Unbeknownst to many, green tea actually comes from the same plant where normal tea is obtained. Scientifically, it is known as Camellia Sinensis. In fact, it is the same tea but it is processed differently. The normal black tea is obtained by fermenting the tea leaves. This fermentation changes its color and flavor, while raising the level of caffeine and tannin in it. On the other hand, in the case of Green Tea, the tea leaves are dried or slightly steamed but not fermented. This is what makes it look green when it’s brewed.
The many well-researched health benefits of green tea make it a great beverage to include in your diet for the prevention and treatment of cancer, heart problems, cardiovascular diseases, high cholesterol levels, rheumatoid arthritis, infection, tooth decay, and many others. Green tea contains an antioxidant called epigallocatechin-3 gallate (EGCG) which is also helpful in treating a variety of diseases.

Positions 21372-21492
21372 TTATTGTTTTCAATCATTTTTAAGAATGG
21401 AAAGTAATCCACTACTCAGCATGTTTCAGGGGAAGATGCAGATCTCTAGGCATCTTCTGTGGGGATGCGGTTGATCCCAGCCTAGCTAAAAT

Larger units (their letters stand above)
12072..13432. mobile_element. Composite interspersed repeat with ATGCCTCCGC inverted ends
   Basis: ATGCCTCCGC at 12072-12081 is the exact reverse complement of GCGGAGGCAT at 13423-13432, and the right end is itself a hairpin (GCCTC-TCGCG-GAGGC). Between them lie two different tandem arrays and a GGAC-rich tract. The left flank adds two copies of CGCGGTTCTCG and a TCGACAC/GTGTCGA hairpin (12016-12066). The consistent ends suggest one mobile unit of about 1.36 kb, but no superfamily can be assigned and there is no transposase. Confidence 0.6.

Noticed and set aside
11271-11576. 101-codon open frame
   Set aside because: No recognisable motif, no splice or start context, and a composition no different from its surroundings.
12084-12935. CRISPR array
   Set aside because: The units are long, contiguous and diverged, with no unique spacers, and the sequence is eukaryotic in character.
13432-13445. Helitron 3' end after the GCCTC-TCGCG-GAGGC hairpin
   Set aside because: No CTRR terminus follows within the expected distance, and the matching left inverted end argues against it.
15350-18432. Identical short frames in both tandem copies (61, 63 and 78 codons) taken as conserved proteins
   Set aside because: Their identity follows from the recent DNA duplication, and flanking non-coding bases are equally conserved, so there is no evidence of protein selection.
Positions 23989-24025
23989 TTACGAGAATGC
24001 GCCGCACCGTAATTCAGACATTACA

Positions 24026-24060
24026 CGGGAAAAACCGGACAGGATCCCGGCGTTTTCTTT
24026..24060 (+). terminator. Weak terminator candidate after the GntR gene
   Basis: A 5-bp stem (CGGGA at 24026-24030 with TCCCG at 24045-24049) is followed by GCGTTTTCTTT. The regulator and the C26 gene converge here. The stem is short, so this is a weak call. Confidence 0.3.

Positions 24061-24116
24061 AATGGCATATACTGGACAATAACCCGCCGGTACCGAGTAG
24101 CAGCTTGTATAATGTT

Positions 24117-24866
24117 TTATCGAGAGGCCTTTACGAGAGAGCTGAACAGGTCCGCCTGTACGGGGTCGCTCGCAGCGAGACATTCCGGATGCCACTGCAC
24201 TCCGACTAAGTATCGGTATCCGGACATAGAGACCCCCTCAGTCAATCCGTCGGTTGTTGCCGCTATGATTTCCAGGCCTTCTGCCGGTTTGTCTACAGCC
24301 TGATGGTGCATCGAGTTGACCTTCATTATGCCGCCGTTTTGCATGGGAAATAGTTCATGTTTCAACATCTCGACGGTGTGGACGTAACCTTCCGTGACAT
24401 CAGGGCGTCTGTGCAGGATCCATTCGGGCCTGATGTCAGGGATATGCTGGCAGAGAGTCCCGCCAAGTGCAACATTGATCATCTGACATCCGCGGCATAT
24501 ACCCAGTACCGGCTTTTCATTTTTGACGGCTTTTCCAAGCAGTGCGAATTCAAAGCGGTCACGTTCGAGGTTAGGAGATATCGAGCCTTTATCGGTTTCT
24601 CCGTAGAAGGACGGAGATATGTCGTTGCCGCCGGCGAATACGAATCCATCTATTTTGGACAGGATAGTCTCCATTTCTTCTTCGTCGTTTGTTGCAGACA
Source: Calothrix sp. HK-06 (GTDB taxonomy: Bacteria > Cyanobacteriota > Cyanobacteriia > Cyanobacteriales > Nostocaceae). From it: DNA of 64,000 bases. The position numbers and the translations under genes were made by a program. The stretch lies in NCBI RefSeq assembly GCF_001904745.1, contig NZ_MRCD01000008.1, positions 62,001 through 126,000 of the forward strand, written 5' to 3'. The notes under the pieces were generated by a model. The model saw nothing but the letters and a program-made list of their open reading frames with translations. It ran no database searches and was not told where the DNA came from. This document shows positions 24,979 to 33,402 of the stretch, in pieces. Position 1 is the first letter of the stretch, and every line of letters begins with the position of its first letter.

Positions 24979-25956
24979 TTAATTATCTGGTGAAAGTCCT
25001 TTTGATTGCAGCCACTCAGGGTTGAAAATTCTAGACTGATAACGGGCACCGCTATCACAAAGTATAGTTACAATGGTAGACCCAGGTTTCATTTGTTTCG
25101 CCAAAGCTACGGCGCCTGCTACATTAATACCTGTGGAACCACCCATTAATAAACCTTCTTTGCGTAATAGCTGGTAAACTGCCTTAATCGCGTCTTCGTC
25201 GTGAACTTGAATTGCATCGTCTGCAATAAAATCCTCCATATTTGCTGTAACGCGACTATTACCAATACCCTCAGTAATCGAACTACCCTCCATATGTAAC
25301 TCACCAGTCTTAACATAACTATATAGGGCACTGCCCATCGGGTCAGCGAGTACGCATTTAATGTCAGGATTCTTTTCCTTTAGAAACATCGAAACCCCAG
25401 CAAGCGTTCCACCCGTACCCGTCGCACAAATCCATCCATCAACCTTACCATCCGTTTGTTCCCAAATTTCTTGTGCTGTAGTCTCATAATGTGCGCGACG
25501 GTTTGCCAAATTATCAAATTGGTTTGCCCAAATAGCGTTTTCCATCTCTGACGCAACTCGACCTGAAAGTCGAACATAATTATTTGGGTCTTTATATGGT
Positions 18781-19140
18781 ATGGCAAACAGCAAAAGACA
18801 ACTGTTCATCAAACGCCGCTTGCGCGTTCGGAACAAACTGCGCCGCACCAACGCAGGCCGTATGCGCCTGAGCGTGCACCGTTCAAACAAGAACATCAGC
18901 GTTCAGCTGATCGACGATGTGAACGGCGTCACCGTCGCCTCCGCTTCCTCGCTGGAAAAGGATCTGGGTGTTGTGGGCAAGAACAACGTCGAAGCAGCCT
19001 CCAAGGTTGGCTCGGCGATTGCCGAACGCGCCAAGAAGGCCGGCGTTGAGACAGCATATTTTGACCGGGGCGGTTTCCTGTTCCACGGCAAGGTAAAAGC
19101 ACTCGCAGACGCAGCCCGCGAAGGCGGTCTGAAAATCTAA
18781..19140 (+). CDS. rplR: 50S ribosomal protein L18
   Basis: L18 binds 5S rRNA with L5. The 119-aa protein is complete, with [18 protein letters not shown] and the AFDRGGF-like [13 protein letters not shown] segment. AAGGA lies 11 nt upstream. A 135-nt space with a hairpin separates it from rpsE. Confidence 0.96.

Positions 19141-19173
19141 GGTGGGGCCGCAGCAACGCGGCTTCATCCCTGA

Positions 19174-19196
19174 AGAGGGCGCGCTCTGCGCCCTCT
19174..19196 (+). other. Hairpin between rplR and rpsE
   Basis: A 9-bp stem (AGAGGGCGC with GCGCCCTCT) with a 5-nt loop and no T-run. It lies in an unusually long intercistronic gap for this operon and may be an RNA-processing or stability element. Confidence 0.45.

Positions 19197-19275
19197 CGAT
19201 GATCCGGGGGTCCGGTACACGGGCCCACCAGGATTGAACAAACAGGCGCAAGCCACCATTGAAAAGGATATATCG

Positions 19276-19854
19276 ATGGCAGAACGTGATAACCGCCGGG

Date: May 31, 2018
Source: British Heart Foundation
Summary: Scientists have discovered that a compound found in green tea, currently being studied for its ability to reduce amyloid plaques in the brain in Alzheimer’s disease, also breaks up and dissolves potentially dangerous protein plaques found in the blood vessels.
Date: July 28, 2017
Source: Federation of American Societies for Experimental Biology
Summary: A new study involving mice, suggests that EGCG (epigallocatechin-3-gallate), the most abundant catechin and biologically active component in green tea, could alleviate high-fat and high-fructose (HFFD)-induced insulin resistance and cognitive impairment.
This information is not intended to diagnose, treat, cure, or prevent any disease.
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